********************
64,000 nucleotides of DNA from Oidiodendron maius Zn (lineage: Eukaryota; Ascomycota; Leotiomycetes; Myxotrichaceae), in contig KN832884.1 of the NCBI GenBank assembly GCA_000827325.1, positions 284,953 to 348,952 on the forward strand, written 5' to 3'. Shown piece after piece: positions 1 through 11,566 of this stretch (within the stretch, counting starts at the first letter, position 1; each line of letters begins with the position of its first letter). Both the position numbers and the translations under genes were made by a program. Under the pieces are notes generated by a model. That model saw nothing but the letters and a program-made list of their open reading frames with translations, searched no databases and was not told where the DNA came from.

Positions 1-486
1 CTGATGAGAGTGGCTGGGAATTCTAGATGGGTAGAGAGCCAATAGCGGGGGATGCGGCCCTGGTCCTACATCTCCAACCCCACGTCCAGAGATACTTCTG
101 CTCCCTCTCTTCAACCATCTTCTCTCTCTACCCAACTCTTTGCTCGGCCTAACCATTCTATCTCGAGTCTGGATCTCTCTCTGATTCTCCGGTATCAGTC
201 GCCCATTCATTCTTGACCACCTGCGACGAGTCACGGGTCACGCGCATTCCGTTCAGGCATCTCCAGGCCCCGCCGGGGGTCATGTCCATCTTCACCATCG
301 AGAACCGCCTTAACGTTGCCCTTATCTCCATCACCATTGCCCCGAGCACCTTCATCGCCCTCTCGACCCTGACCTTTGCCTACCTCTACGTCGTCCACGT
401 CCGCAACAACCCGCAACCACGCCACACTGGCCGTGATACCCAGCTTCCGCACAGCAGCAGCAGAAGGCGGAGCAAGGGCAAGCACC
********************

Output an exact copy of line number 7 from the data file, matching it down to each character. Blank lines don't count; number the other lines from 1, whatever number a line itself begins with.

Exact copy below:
401 CCGCAACAACCCGCAACCACGCCACACTGGCCGTGATACCCAGCTTCCGCACAGCAGCAGCAGAAGGCGGAGCAAGGGCAAGCACC